How to Fertilize Tomato Plants, Organically

littletomatoesTomato plants grow with such speed and vigor that it’s easy to be tempted to keep feeding them, thinking that we need to add nutrients for all of that new growth our plant has put on. But the truth is that over-fertilizing tomato plants is just as bad as under-fertilizing them.

Over-fertilized tomatoes develop lots of green growth at the expense of fruit production. And as if that isn’t annoying enough, all of that tender green growth is like a dinner bell for nearby pests and a magnet for disease problems. Under-fertilization results in slow plant growth and poor fruit set, as well as blossom drop and fruit drop.

So, how do you strike the right balance between under- and over-fertilizing your tomatoes? It’s actually pretty simple, and something you only really have to worry about twice during the growing season. (Less work!)

Fertilize at Planting

At planting time, I like to add a bit of compost the the planting hole, as well as several crushed eggshells or bonemeal to fend off blossom end rot. If I have it on hand, I also like to add a bit of granulated organic fertilizer to the soil at this time.

Fertilize at Fruit Set

When you see your first tiny fruits start to form on your plants, it’s time to do the second fertilizer application of the season. This is when I break out the fish emulsion, and give each plant a good, thorough foliar feed, as well as the soil around each plant. This will provide valuable nutrients just when your plants need it most.

Supplemental Feeding

If you find that production seems to be dropping off, or your plants just look “tired,” there’s no harm in giving them another foliar feed with the fish emulsion, or with compost tea or manure tea. This can be done once per month during the growing season to keep the plants growing and producing well.

Good Soil = Good Tomatoes

As with any kind of gardening, success with growing tomatoes starts with the soil. You will want to grow your tomatoes in rich, fertile, well-drained soil with plenty of organic matter. Incorporating compost and composted manure at planting time, as well as mulching with organic mulches such as grass clippings or fall leaves will make a huge difference — and every year, the soil will just keep getting better.

It seems like it’s not enough; that it should be more complicated than that, doesn’t it? But that really is all there is to fertilizing your tomato plants. Most years, we don’t bother doing a supplemental feeding, and, to be honest, we’ve even forgotten to fertilize at fruit set a time or two and everything has turned out fine. One less thing to have to fuss over — always a good thing!

Three Types of Tomatoes, and How to Decide What You Should Grow

It’s easy to see why tomatoes have so many fans: not only are they delicious, but they are also visually stunning, with a wide variety of colors, shapes, and sizes. But did you know that there are actually different types of tomatoes, and that some are better suited to certain types of dishes than others? The three basic types of tomatoes are slicers, paste tomatoes, and cherry-type tomatoes. Here’s what you need to know about each.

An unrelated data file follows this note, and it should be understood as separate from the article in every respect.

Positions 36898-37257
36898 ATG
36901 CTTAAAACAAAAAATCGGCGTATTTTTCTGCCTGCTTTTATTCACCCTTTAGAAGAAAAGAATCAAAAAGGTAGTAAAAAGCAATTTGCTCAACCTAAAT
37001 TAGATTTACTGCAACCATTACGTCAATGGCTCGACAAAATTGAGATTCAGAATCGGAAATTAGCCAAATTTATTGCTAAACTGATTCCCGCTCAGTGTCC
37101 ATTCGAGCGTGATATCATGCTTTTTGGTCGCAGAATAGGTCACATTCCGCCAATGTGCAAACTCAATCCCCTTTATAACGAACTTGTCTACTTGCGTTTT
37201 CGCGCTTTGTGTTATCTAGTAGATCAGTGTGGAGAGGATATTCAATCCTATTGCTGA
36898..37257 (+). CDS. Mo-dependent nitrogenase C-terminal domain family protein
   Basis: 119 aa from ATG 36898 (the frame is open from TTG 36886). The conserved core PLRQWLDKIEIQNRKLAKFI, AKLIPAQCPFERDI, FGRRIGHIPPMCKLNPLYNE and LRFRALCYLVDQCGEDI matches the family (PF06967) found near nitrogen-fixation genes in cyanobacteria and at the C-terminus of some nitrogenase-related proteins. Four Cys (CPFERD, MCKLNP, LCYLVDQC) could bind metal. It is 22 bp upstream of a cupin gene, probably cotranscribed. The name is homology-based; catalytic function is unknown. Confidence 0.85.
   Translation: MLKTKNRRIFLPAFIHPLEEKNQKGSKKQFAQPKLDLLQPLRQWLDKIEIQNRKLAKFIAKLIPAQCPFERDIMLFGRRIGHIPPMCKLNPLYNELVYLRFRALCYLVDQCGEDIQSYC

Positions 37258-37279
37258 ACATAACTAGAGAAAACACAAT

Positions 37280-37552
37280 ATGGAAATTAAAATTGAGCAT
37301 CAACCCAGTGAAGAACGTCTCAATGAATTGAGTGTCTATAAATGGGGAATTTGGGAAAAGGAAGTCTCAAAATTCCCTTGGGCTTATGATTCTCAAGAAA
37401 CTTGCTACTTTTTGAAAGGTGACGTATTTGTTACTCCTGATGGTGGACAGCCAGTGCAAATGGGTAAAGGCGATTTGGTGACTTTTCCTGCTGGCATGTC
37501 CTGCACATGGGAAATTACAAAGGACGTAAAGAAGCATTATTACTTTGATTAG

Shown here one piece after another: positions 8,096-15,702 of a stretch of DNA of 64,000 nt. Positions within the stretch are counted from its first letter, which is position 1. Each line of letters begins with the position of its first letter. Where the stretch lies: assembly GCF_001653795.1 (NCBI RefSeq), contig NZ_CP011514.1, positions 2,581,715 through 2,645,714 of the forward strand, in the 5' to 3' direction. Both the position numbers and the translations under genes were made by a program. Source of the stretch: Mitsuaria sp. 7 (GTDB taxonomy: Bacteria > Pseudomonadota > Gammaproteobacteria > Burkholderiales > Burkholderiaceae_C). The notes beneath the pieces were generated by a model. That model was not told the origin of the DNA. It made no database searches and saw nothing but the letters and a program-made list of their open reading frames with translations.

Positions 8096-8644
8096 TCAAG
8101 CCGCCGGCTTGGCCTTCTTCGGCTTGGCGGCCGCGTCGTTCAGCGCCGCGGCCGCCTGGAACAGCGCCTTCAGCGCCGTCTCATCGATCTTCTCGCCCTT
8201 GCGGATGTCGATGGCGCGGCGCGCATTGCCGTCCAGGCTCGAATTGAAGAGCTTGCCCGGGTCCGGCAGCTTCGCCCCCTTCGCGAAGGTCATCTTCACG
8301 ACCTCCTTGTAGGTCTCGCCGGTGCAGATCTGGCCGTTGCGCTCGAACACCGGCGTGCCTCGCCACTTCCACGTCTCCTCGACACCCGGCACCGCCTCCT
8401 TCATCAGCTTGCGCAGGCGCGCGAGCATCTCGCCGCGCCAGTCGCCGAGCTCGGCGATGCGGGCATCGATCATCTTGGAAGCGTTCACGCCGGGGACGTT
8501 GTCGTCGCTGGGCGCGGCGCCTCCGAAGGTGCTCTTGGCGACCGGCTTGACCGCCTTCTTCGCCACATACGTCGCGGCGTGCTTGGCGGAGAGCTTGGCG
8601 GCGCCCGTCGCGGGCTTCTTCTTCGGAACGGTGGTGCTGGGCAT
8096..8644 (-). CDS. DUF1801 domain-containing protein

Slicers

These are the tomatoes that you eat, apple-style, right in the garden warmed from the summer sun. They are superior for slicing for sandwiches and burgers, or chopping into a salad. They tend to be juicier than paste tomatoes, and are therefore much better for fresh eating.

While people generally think of “beefsteak” type tomatoes when they think of slicers, that is only one type of slicer. Slicing tomatoes come in many different sizes and colors, not to mention flavors. Some wonderful slicers include:

Brandywine
Cherokee Purple
Kellogg’s Breakfast Tomato
Aunt Ruby’s German Green
Black Krim
Japanese Black Trifele
Pineapple
Persimmon
Uncle Charlie’s Mortgage Lifter

These tend to be indeterminate varieties, though some varieties, such as Sub-Arctic Plenty and Celebrity, are determinate, and therefore better suited to small gardens.

Paste Tomatoes

“Paste tomato” is somewhat of a misnomer, because there is so much more you can do with these types of tomatoes than make tomato paste or sauce! Besides the requisite sauces, you can make fresh salsas, ketchup, tomato juice and dried tomatoes. In general, these tomatoes are “fleshier” than slicers, with less juice and gel and thicker walls. Some of the most popular paste tomatoes are:

Roma
San Marzano
Polish Linguisa
Hungarian Italian
Italian Red Pear
Opalka
Principe Borghese

These are almost always determinate tomatoes, making it easy to harvest and sauce or can all at once.

Cherry-Type Tomatoes

One thing you can say for almost any cherry-type tomato (which includes not only cherry tomatoes, but currants, pear, and grape tomatoes)is that they are prolific. These tomatoes are excellent for eating raw in salads, or just popped into your mouth as a snack. Cherry tomatoes are usually indeterminate, and will produce lovely little snacks for you until the plants are killed by frost. Some favorite cherry-type tomatoes are:

Sungold
Chadwick Cherry
Yellow Pear
Juliet Grape
Red Currant
Super Sweet 100
Sweet Million
Tiny Tim

If you only choose one of each type of tomato, it’s safe to say you’ll be able to fill just about any tomato-related need you may have.